Bennington Banner Newspaper Archives Apr 12 1966, Page 12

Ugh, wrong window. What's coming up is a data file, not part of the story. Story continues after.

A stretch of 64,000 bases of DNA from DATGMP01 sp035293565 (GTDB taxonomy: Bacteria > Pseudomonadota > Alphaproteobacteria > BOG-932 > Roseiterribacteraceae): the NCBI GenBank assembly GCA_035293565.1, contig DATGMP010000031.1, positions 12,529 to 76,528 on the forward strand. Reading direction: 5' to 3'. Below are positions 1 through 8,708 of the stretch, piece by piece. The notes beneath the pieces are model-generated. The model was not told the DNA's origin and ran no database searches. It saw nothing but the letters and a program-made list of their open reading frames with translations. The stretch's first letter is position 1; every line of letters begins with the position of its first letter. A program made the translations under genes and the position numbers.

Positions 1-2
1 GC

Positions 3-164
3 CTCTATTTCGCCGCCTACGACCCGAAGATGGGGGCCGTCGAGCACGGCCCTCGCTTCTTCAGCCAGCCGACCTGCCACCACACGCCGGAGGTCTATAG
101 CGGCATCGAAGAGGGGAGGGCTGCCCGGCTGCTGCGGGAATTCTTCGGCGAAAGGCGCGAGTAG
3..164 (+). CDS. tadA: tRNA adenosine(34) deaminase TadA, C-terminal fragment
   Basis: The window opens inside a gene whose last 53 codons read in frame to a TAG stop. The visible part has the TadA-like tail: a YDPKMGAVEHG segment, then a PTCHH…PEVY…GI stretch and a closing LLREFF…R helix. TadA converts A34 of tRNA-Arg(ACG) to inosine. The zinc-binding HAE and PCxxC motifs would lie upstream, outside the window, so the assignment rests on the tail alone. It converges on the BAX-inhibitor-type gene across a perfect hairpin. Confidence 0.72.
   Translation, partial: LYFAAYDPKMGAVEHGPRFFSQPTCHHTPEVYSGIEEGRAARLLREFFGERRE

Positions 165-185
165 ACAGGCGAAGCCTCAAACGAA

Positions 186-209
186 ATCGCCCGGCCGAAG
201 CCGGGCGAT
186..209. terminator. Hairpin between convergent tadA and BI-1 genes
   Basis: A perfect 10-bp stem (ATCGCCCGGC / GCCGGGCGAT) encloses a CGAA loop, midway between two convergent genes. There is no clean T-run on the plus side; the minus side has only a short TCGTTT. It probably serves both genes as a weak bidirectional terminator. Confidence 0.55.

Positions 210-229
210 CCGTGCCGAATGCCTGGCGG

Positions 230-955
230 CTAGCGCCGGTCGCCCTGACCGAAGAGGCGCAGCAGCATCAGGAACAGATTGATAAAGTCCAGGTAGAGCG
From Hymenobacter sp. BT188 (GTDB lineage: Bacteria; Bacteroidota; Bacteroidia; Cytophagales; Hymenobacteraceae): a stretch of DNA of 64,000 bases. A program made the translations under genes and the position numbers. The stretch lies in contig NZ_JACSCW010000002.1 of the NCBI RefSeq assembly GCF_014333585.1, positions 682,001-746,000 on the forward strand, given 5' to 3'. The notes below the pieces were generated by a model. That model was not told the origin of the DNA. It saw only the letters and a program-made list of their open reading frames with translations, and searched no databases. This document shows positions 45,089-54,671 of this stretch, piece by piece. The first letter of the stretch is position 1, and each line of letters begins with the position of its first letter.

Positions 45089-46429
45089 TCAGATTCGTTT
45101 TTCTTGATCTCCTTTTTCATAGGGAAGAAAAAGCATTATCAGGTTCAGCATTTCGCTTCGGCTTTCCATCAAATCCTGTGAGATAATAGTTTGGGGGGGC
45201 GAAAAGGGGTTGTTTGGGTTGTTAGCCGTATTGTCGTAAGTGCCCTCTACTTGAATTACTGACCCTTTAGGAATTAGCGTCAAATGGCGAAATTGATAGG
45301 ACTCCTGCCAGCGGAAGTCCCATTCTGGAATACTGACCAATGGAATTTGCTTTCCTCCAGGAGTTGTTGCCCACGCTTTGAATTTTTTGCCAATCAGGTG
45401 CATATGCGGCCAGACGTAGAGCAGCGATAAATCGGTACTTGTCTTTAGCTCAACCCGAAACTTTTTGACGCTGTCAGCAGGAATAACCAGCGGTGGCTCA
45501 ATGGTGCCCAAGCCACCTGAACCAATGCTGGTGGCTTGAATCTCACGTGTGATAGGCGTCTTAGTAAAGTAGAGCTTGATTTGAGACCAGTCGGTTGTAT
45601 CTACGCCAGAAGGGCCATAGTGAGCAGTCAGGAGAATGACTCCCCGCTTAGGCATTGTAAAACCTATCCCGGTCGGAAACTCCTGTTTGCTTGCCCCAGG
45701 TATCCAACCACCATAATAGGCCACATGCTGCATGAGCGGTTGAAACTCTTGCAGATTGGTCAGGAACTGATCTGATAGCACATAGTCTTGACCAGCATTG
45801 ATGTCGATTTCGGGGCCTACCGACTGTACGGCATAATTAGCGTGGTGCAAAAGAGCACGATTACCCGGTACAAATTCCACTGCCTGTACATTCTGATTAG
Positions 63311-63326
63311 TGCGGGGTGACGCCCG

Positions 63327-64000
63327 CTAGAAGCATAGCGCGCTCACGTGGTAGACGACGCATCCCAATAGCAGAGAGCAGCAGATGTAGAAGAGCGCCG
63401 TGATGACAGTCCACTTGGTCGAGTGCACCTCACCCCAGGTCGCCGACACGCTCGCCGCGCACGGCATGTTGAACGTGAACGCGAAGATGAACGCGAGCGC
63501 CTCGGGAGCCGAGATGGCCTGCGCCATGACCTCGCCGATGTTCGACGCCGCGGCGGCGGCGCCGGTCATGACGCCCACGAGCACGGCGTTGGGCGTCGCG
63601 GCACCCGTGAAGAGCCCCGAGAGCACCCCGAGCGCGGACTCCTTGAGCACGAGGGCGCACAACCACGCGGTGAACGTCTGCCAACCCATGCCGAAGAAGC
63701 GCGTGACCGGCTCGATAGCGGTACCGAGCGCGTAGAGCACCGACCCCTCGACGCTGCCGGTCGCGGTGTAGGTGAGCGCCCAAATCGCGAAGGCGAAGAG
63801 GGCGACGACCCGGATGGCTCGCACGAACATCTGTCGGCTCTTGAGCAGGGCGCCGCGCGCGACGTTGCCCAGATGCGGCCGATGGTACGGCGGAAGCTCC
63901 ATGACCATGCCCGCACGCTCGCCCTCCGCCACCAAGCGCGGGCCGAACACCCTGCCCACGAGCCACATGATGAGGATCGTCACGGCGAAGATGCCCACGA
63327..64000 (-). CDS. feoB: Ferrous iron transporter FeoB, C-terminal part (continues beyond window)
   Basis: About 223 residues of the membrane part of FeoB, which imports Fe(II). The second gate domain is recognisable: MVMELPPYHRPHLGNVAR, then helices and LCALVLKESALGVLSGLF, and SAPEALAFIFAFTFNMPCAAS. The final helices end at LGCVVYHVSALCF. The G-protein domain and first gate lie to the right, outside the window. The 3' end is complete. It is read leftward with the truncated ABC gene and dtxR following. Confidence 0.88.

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Bennington Banner (Newspaper) - April 12, 1966, Bennington, Vermont 12-Benmngton Banner tuesday april 12, 1966 Board receives bids for school buses bus bids from a total of six distributors four of them local were opened monday night at a regular Board meeting of the it. Anthony Union High school submitting bids on a Fleet of 9 buses a one to be paid for by the Bennington school emerged District and the others to be Aid for by the Union District a were the following local dealers Wilson Ford Williams and Bugbee inc., Bill Hogan Chevrolet and in a joint bid with a Burlington firm Thurber a garage of Bennington. The two remaining bids were received from Seward sales and service of Rutland and Lyons Pontiac Cadillac of Barre. The bids made complicated Reading for most dealers cited prices for different body makes when bidding on the three categories of buses the school will require seven 66 passenger buses one 64 passenger bus and one 60 passenger bus. It was not immediately apparent which bids combined lowest prices with the Quality and specifications desire although at first glance the first and second lowest figures appeared to be cited by Wilson Ford and Thurber a garage. I Ina pies mrs. . V in v or. Albany. . A mrs. Harold a Vadney sr., 63, twin sister of mrs. Abe Gladys Noveck of Bennington died sunday in St. Peters Hospital Here after a Short illness. She was a resident of Feura Bush. Broil Mildred Hallenbeck in Colonie she had lived in Albany 15 years before moving to Feura Bush 12 years ago. She was employed Many years at a department store. She is survived by her husband and four daughters mrs. Wilma Martin of Westmere mrs. Joan Domanico of Ravena mrs. Florence Rossl of Guilderland and mrs. Elizabeth Mudge of Slingerlands three sons Harold or. Of Selkirk Robert of Schenectady and Richard of Guilderland another sister mrs. Bessie Gotha of Berne and 21 grandchildren. Services will be wednesday at to . At the Applebee funeral Home 403 Kenwood ave., Delmar. Burial will be in Jerusalem cemetery Feura Bush. Mrs. Silvi \ Maroni Readsboro a mrs. Silvia Girardi Maronel 79, of 208 e. Quincy St., North Adams mass., widow of Silvio o. Maronel for More than 60 years a resident of Readsboro vt., died sunday in the North Adams Hospital where she was admitted april 7. She had been in falling health the past month. Mrs. Maronel was born in pre Val Feledro Austria a daughter of the late Leopold and Marla Puzzini Girardi. She attended schools there and came to Readsboro at the age of 16. She had lived with a sister mrs. Lucylla Cominolli in North Adams the past two years. She was a Long time member of St. Joachim a Church and the St. Anne s society of the Church. She had attended St. Anthony s Church while a resident of North Adams. She leaves a son Albert a. Maronel of North Adams three daughters mrs. Livia Rancourt and mrs. Olga Miner of Shelburne Falls and mrs. Mary pm Antoni of North Adams two Sisters mrs. Cominolli and mrs. Irma Melega of Milan Italy nine grandchildren six great grandchildren and several nieces and nephews including North Adams Public works commissioner Joseph j. Girardi. Calling hours at the Flynn amp Roach funeral Home in North Adams will be held from 2 to 4 and 7 to 9 p.rn., today. Funeral services will be held wednesday at to ., with a High mass of requiem in St. Anthony s Church in North Adams. Burial will be in the family lot in the Village cemetery at Readsboro later in the Spring. Harte theatre last time tonight eve. 8.30 \ Del 11 s $1.25 children 50c my fair lady starts tomorrow eve. 6 30 amp 8 30 . To Rico Bat 01 stub Thompson protect return from the 7\slies Htu Pana vision in Ltd artist the bids were entrusted to a transportation committee whose membership besides representatives from the Union Board includes merged Board representatives and supt. Howard f. Kelley and Charles w. Keir new it. Anthony principal. The committee was authorized to choose Between the bidders of the decision can be made with unanimity on the grounds that further delay will apparently jeopardize a september delivery. If there is disagreement the bids will be returned to the Union Board for action. Bidding differences for a Complete line of buses ranged about $5,000, and generally fell Between $55,000 and $60,000. Makes of buses now under consideration Are Ford International and Gumc. There were indications at the meeting last night that some of the dealers May not have agreed in submitting their bids to a penalty clause for late delivery which the Board has said is necessary to insure september delivery. The Issue was not taken up in the open meeting however. Bishop Joyce to address Church Council Barre a the most Rev. Robert f. Joyce d.d., Bishop of the roman Catholic diocese of Burlington will be the luncheon speaker at the 22nd annual Assembly of the Vermont Council of United Church women Rcw april 22 in the universalist Church Here mrs. Richard Sprague president and mrs. Edmund l. Boyce general chairman have announced. Those attending the luncheon should make reservation with mrs. Boyce at 162 Church St., Rutland vt., 05701, or they will not be served if they Haven to reserved. The meeting will Start with a Coffee hour at 9 . And the session opens at 9 45. Doors will be closed at 9 55 until after the opening worship. Closing worship and communion will be at 2 45 . A laity in Mission a what is the Mission a a is the theme of this Assembly to which All Church women Are invited. The Burlington Council Rcw will present a worship drama a the world at there will be a depth study on a what the Bible says about the Hospital notes monday. April la 1966 a Dis Sims Norman Goodermote Wesley Alderman Berlin . Lucinda Keily Salem . Peter w. Tinkham Ellen Teresa Oesterle Bennington mrs. Sue Mears Arlington master Johnnu Sondorf North Pownal Colleen m. Thompson Rebecca Smith Hoosick Falls. Discharges Vernon Bolton Bennington John ii. Hickey Hoosick Falls mrs. Donna Andrew and son Eagle Bridge . Births or. And mrs. Robert Rogers of Eagle Bridge ., a son april la. Or. And mrs. Gary Condon of Arlington a son april la. Other births born april 9 at Springfield it. Hospital a daughter to or. And mrs. Roger bolster of Springfield. Mrs. Bolster is the former Arlene Hess of Arlington. Maternal grandparents Are or. And mrs. Carl Hess of West Arlington and the paternal grandparents Are or. And mrs. Roscoe bolster of Manchester depot. Stock a vertices Dow Jones Bache amp co. I Ham noon april 12, 1966t 3 1 industrials 938.53 a 3.89 20 railroads 264.03 .92 15 utilities 141.15 .15 composite average 338.08�?. 29 \ Illume 1.410 too .ii"1&Quot Quot Lurix Al ii i Loisil to it. 67, North Hoosick starts Fri. A dazzling to musical Bonanza min 7 mme i Jim r i sparkling i color an embassy pictures release in v. Oct i Bennington briefs mrs. Mary Jane Scott read ing consultant for Molly Stark and Beech Street schools will speak thursday at 7 30 . At the Beech Street school Ptg meeting. Her topic will be a teaching our children to All Are Welcome. The business and professional women a club of Bennington will hold its regular dinner meeting at West Mountain farm Arlington wednesday. A social hour will be at 6 30 and dinner at 7. The business meeting will be conducted by the president mrs. Rose h. Peart during which election of a nominating committee will take place. Entertainment will be by or. And mrs. Guy h. Harmon who will present their coloured slides showing the Many covered Bridges in Vermont. Bennington county firefighters association will meet wednesday night at 8 in the North Pownal firehouse. The Board of the Bennington county economic Opportunity Council will meet tonight at 8 in the North Bennington congregational Church. Stratton Mountain ski area reported a la to 14-Inch base with Corn surface this morning. Temp. Erasure was 40 degrees and excellent Spring skiing prevails. All sections Are open. The area will be operating through sunday april 17. Ralph Townsend ski coach at Williams College will be the speaker at the annual supper of the Junior ski program at 7 . Wednesday at 7 . At the second congregational Church. Area adults interested in the future of the Junior ski program Are urged to attend. The supper will be pot Luck and mrs. John Miller and mrs. Thomas Cook Are coordinating the covered dishes and other food arrangements. James e. Leonard of the Bel Kington away Petroleum service has completed an advanced training course in Oil heating at away facilities in Ithaca . He was one of 60 Burner service specialists who took the intensive three Day course covering All aspects of Oil Burner ii stall Atlon and service. The school was held april 5-7 and was con. Ducted by representatives of the Boston school of advanced Oil heat training. The Well baby clinic will be held at Bennington elementary school Park Street Entrance Between 9 and to . Saturday. The clinic is available without charge to All pre school children in the area. Or. And mrs. Max Fienberg Are at the Colcord hotel Kia Mesha Lake . For the pass Over holidays. They have As their guests or. And mrs. Gerald Leinwand and two daughters Roberta and Adrienne. Mrs. Leinwand is the former Selma Fienberg the of Lenbergs daughter. The nominating committee of the United counselling services Board of trustees will meet wednesday at 7 30 . At the Home of the Rev. A. J. Macdonald in Shaftsbury. Thomas f. Leonard 34, of Bennington was fined $100 by judge Samuel e. Levine in District court in Williamstown mass., saturday when he pleaded guilty to operating under the influence. An additional charge of drunkenness to which Leonard also pleaded guilty was filed. He was arrested on Sand Springs Road Early saturday morning according to police. Prof. Hazel Hertzberg will speak on the a anthropological approach to social studies wednesday at 7 30 . At Bennington Catholic High school. The lecture is being sponsored by the local cooperative project for curriculum development. Or. Jones will be away from april 12 until april 25. Adv the office of or. James Shea will be closed from april 13. Open As usual april 18. Adv artist at work anti poverty Council meets tonight the Board of directors of the Bennington county economic Opportunity Council will meet at 8 . Tonight at the units offices at the North Bennington congregational Church. Program development conduct and administration will be a main Point of discussion on the Agenda under old business. Reviewed Here will also be the status of a number of programs either already under study by the Council or for which Federal supporting funds have already been applied for. Among these Are the Community nursing project in Dorset a dental health project and a training program for remedial education help in Bennington operation head Start and medicare Alert programs and the possible establishment of a Day care Center or centers. Under new business a variety of other potential programs Are scheduled for discussion including Legal services and homemaking services projects a summer Camp and a neighbourhood youth corps project. Kevin Thibodeau demonstrates his artistic deftness for visitors at the Bennington High school open House monday night As he works rapidly with Black Finger paint to turn out this masculine visage. A number of Thibodeaus works in a variety of mediums were on display along with those of other students. My in it w y i it j a in Pownal Parent protests boards tuition policy a recently adopted school Board policy to generally disallow tuition refunds next year for students residing in the Union school District but enrolled in other High schools was protested monday night by a Pownal father at a Board Balker Library dedication the w. Philip Walker memorial Library at Molly Stark school will be dedicated next monday april 18, instead of at the close of the school year. The decision was reported to the greater Bennington school Board monday by Molly Stark acting principal Therese Goodermote on behalf of a committee of students teachers and other interested persons. As described yesterday the ceremony will be held outside a brain or Shine a in the area of the turnaround and the front Entrance. Beginning at to ., each class will present some contribution to the program. Recent Molly Stark graduates from Bennington Catholic Beyhl and North Bennington High school will be invited to attend As Well As the Public generally. In other business transacted in open meeting the Board Learned that papers have been blowing from the sanitary Landfill area onto school grounds. It was decided to Register a complaint with town selectmen. The Board also noted that bus Drivers Frank Hunt and Bill mat Olson have switched routes in their runs to Molly Stark while continuing their former separate runs to the Beech Street school. North villagers sceptical of unification benefits by Elizabeth Dwyer North Bennington a the advantages of unification for North Bennington ran into a Stone Wall of scepticism dismay and downright opposition at a meeting held Here last night in the firehouse. About 65 residents were on hand to hear the town unification act explained by members of the unification committee. Residents were not particularly critical of any specific items in the unification act which most termed a a Good act and far better than the former one a but the Tenor of most of the spirited questioning was to the Point that unification has no advantages to offer North Bennington. Arthur Taylor unification committee chairman in introducing the subject noted that a we knew that North Bennington would be the hardest to sell since you already have sewer water Street lights paved streets and fire asked to spell out specific advantages of unification John h. Williams ii committee counsel noted that the Basic advantage to everyone in the town of Bennington is More efficient government. A the combined budget of All government units in the town is now Over $800,000,�?� Williams noted. A this sum seems Large enough to require that it be handled by people trained in municipal administration instead of by officials who can give it Only part time service a he added. The unification act proposes employment of a town manager As chief administrative officer working under a Board of six selectmen. One or two residents questioned the need for a town manager and asked a Why the ones we had were it was noted that when a town manager operated in Bennington his duties in the past were never spelled out specifically As in the present act. Strike continued from Page i Between the Union and the bituminous Coal operators association Boa employing 40,000 miners. Boa leaders scheduled a meeting in Pittsburgh today to review the status of negotiations tentatively set to resume wednesday in Washington. The strike has Cut off shipments of Coal to major steel and Power companies but those firms say they face no immediate shortages. Rail carriers however began feeling a slight Pinch. The Baltimore amp Ohio said the strike halted 75 per cent of the Coal production along its routes. The Pennsylvania Railroad said it lost 87,000 tons of Coal loadings monday. Meeting of the it. Anthony Union High school. The Board policy would restrict tuition refunds to cases of senior students enrolled in vocational education programs effective during the year 1966-1967 Only. The Union High school will not have its vocational education program fully developed until september 1967. Dexter Moore of Pownal spoke on behalf of his daughter Pamela Jane now a senior at it. Grey lock regional High school in Williamstown mass., and on behalf of two other students enrolled at it. Greylock and at Hoosick Falls Central school in Hoosick Falls . Moore said All would be affected by the boards general policy to disallow tuition refunds. Moore told the Board he has been a supporter of the new Union school and that he has other children who will soon be enrolled Here. But he said his daughters High school career and her chances of College placement would be a a jeopardized a if she were not allowed to finish her senior year at it. Greylock. The Union school Board told Moore it was a a sympathetic to the situation of the three students and it accepted for study Scholastic records of Moore a daughter and a letter from it. Greylock expressing the Hope she will be allowed to graduate from the school. The Board took exception however to charges made by Moore that Union school authorities had led voters to believe tuition refunds would generally be allowed this year. Board chairman mrs. Marian Taylor said the boards policy was never to this effect and she said the Board could not be responsible for statements made by other parties of any were made. The other two students mentioned by Moore were Nancy Pratt now at it. Greylock and Bruce illgner now at Hoosick Falls Central. Astronomy notes this should be a Good evening to take a look at the elusive Draco the dragon winding its Way Between the two dippers to the Northeast. We find the first Star in the dragons Tail just to the North of Dubhe in the big dipper. The third Star in the Tail is Thuban. Had we been on Earth something like 5,000 years ago this would have been our pole or North Star instead of Polaris our present one. At that time Thuban was the brightest Star near the North pole. Unification committee members pointed to an improvement in the amount of water available under a town wide water system As another advantage to All residents. North Bennington already has its own water system under a deed of gift from Laura h. Jennings but unification plans Call for eventual tie in of the North Bennington and Bennington systems. With the development of the Bickford hollow and Bolles Brook sources their study indicates an ample Supply for All foreseeable future use throughout the town. Kenneth r. Couch Long time superintendent of the North Bennington water department questioned plans for water development. A it is my understanding that when the Woodford and Glastonbury watershed area was recently turned Over to the use of the Bennington water department it was with the understanding on the part of the donors that water would be available to North Bennington if necessary. Now i have heard that the engineers plans for this development do not include North Bennington a he said. Williams denied this implication and said that at present application is in process for a Federal Grant of about $250,000, to develop the watershed area in question for the eventual use of water on a town wide basis. Another tender subject brought out by the questions was a Why under unification North Bennington taxes would go up and Bennington Village taxes go in describing the tax picture Clement Gilchrist chairman of the unification committee finance sub committee said that As presently estimated the average town wide tax would be $4.77, North Bennington a present rate for town Village and Highway is $4.10, so that unification would have the immediate effect of boosting the tax rate about 67 cents. When asked a what would we get for that extra tax a residents were told that this would include police Protection on a 24-hour basis for North Bennington. Taylor noted that under the study conducted by the fire and police sub committee it was Felt that with the addition of two men to the present 13 in the Bennington Village Force plus one More police Cruiser round the clock coverage would be available to the Bennington Flats area and North Bennington. Considerable scepticism was evidenced As to whether this would in fact be possible and there appeared some muttered dissatisfaction As to the efficiency of the present Bennington Village Force. A they la have to get a new Force in Bennington before they can sell me on that a was one remark heard. Asked Why the Bennington Village tax rate would go Down Taylor replied that the Cost of police is a major one in the Bennington Village budget and under unification this Cost would be spread Over a broader basis. A the broader the tax base which would be the Over All effect of unification a he said a the More we can eventually expect the tax rate to go Down throughout the town a he added. Robert Woodworth a former Long time trustee in North Bennington noted a so far nothing in be heard tonight convinces me that you have anything to offer in the Way of better Williams in speaking to this Point explained that the Basic philosophy in unification is to have a More efficient operation one that will be the concern of All town residents. A at present we Are so fragmented that too much Energy from too Many people is required to keep our government going a he noted. He mentioned that the most interested and dedicated officials seem to be working in the smaller government units. A if we had one Over All town government with six selectmen All the interests of the citizens could be concentrated on the one operation. This would make our government More responsive to our wishes and in that Vay More democratic a he said. In describing the process of unification votes residents Here expressed some bitterness that a town wide a a yes vote followed by acceptance by Bennington Village would automatically result in a unified town. A a you be got us unified whether we like it or not a one noted. A by sheer weight of numbers the Village of Bennington and the outside town can drag us into unification anyway a was the Genera Feell Gex pressed. Asked whether it would be possible for North Bennington to pull out entirely from the town of Bennington and operate As a separate municipality Norton Barber noted that the establishment of municipal units is the province of the Vermont legislature. A with their increasing interest in larger districts and Region ligation i doubt that they would look kindly on that kind of setup a he suggested. And with this conclusion those present ruefully agreed. Barber emphasized that the Success of a unified town government depended on the election of Good selectmen who would be responsive to the wishes of residents in All sections of the town. A we have to have Faith in our fellow men a the Long time advocate of unification added. A we have to believe that they will operate with the welfare of the whole town in mind when making decisions a was his philosophy. Joseph Pello of the Bennington Village Board of trustees noted that at one time Bennington had considered setting up a City government and pulling out of the town in a similar manner. A my thinking on this has changed a he said a and my study of unification has convinced me that we have to work together on Bennington Village is not some monster that wants to gobble up its neighbors he assured residents Here. Basically North Bennington residents seemed to tie pretty Well satisfied with the efficiency of their present form of government. Noting the Progress made in the last to or 15 years Here that found streets paved a new firehouse and Village garage built a new fire truck in operation and at the same time a decrease in the local tax rate Village Moderator Richard Dwyer observed a we must Lee doing something Fred Welling for Many years chairman of the North Bennington Board summed up the thinking of residents Here As they had talked to him about unification. A we Are sceptical about How we would be treated under a town wide government a he pointed out. A there in North Bennington when residents express a desire to get something done of it is at All possible it generally gets done. We do have Faith in our fellow men but with some reservations a he added. A North Bennington has operated quite Well As an entity since 1829 and we have taken a great Deal of Pride in that operation and Pride in the fact that so Many people say they would t live anywhere else. We have a habit of Friendly responsive government in North Bennington and we done to break habits that easily a he concluded. Welling termed the foregoing a a sentimental Little speech that i Felt i had to make Quot but he was roundly applauded for making it. Listers Issue reminder to town taxpayers Bennington listers have issued several reminders to local residents and businesses in regard to listers preparation of the 1966 grand list for tax purposes. Personal property inventories Are to be filled out and filed with listers by april 20. Listers have sent out forms for this purpose to Many businesses and industries but if these Are needed they May be obtained at the listers office in the town building at 205 South St. Personal property includes among other things Mobile Homes farm livestock and business and Industrial equipment and product inventories. As to the traditional Vermont poll tax there will continue to be an individual head tax for which each adult is listed at $1 on the grand list but after july i a persons eligibility to vote will no longer be qualified by his payment of this under legislation passed at the 1966 special legislative session. Persons Over 70 years of age Are exempt from the payment of this tax and persons who have become 70 since last april i should notify listers of this fact so that their exemption can be registered. Veterans who receive a tax exemption certificate from the veterans admin station should file a copy of tills with listers by May i so that their exemption on this basis can be allowed. Finally persons who have become residents of the town since last april i or who have turned 21 since that time should also notify listers so that their names can be added to the town checklist. This is the list of those residents who Are eligible to vote and also the list of those who unless otherwise exempted pay the local head tax. Morgan horse killed by car Arlington a a Morgan horse belonging to Keynith Knapp was killed this morning when it ambled into . 7 and was struck by a car. State police reported that the horse easter Twilight had left the Knapp a barnyard and walked into the Highway. A car operated by Dale p. Weeks 28, of Arlington was unable to Stop in time and struck the animal. The mishap occurred about 9 45 . Us a Choice rib steaks delicious Vav i my e j Tobin s first prize boiled Ham t Ender sliced la. 99 Loco fresh eggs 2j 72c i Coupon it gone per family j granulated sugar 5 a 45 i Good Only wednesday april 13, 1966--- Salem a super Market